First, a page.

“This is a trap. Don't fall for it” - Chuck Grayeb

The City is attempting to regulate and monitor the growing phenomenon of short-term rentals, such as Airbnb and VRBO.

The ordinance would establish a strict licensing and registration system for short-term rental operators and a set of rules and standards for operating and maintaining short-term rental properties. The ordinance would also impose a hotel-motel tax on short-term rental transactions, generating additional revenue for the City.

The Council Members discussed the pros and cons of different approaches to zoning and licensing short-term rentals and how to balance the interests of the property owners, the renters, and the neighbors. Reasons for support and objection ranged across the members.

Council Member Grayeb felt it was an attempt to remove council interaction and oversight, stating, “This is a trap. Don't fall for it, Council, or you'll be hearing about it from the people who live in the neighborhoods who will no longer have the ability to talk to you, their elected representative” and fear-mongering that “We're going down a dangerous path and we have seen variants of short-term rentals bedeviling not only legal staff but proud neighborhoods... I think we're going to have a situation where it looks as if we're tightening up if we reduce the fraction, but you're not going to have the oversight anymore, and your constituents will hold you to account.”

While Council Member Oyler feels the concern was a distraction and that “It seems very disingenuous to present... a very mixed message amongst this group when we think that this is one of the biggest issues that we have, yet we have out-of-state landlords running rampant in our neighborhoods, but we're not dealing with that.” While also expressing interest in the restrictions only if it removed the city council’s direct involvement and oversight. Mayor Rita Ali even questioned if changes are necessary or if the current system is working as it should.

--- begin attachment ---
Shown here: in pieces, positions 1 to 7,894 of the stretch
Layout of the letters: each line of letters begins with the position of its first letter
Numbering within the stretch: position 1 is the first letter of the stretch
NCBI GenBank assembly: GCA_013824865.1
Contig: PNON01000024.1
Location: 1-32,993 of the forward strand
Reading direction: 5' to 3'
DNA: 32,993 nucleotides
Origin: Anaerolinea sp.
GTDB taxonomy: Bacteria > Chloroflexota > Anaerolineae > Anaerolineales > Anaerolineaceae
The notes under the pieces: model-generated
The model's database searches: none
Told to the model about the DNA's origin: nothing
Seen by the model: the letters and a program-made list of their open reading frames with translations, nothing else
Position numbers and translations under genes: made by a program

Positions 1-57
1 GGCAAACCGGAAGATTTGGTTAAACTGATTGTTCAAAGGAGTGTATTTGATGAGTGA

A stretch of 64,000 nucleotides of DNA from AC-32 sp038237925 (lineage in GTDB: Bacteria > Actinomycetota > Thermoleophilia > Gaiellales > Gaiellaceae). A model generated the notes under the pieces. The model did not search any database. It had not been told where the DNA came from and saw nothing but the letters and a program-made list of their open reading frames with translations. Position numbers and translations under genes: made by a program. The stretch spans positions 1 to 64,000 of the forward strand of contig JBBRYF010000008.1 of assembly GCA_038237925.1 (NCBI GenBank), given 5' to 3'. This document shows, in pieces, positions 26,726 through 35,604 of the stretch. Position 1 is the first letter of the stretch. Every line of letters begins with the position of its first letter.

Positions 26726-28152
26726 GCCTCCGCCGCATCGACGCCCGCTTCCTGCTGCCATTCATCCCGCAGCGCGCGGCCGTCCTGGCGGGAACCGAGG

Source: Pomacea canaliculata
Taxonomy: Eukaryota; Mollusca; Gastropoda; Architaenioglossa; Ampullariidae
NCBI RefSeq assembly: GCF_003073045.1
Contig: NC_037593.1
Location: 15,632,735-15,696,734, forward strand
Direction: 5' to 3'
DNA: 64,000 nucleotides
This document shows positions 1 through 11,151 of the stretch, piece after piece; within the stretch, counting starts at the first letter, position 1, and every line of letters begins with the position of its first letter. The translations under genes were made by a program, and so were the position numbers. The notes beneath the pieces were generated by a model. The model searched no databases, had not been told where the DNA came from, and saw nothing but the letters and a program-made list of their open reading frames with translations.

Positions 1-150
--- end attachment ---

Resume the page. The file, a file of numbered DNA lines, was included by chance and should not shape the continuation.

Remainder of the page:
There have only been two reported locations with incidents in the City for short-term rentals.

One of the owners refuses to abide by the City’s process, meaning only 1 of the approved rentals has had a reported issue from a weekend party thrown by guests. The owner paid the City a $600 fine for the occurrence.

Some members questioned if more limits and higher fines were warranted for everyone because of one short-term rental owner who refused to cease operation despite the City getting a default fine of $13,500.00.

The discussion also touched upon the impact of short-term rentals on the local housing market, the tourism industry, and the residents' quality of life.

Policy Session

The meeting was closed out with a policy session on violence prevention funding. The policy session was an opportunity for the council members to discuss and provide guidance to the city manager on how to allocate the remaining $700,000 of the American Rescue Plan (ARP) funds for violence prevention, as well as the newly received $500,000 from the Illinois Department of Human Services (IDHS) for youth-focused violence prevention.

Peoria Rescue Plan

The disbursement of American Rescue Plan grant money was another important topic of discussion at the meeting. The city manager presented a slide deck with some background information and policy questions for the Council to consider, such as:

  • What are the focus areas for the violence prevention funding?

  • Who is eligible to apply for the funding?

  • What is the process for selecting and awarding the grants?

  • What other changes may the Council want to make to the process?

“Substance abuse is frequently correlated with violence... many of my fellow Council members might agree that it's mental health or the substance abuse that is creating more and more violence in the city” – Kiran Velpula

The council members had a lively and lengthy discussion on these questions, expressing their views and concerns and asking the city manager and staff questions. Some of the main points that emerged from the debate were:

  • The council members agreed that the focus areas for the violence prevention funding should include thriving neighborhoods, empowered youth and young adults, restoration and resilience, and intervention and violence reduction. However, some council members suggested adding or emphasizing other aspects, such as mental health, trauma-informed care, restorative justice, and community engagement.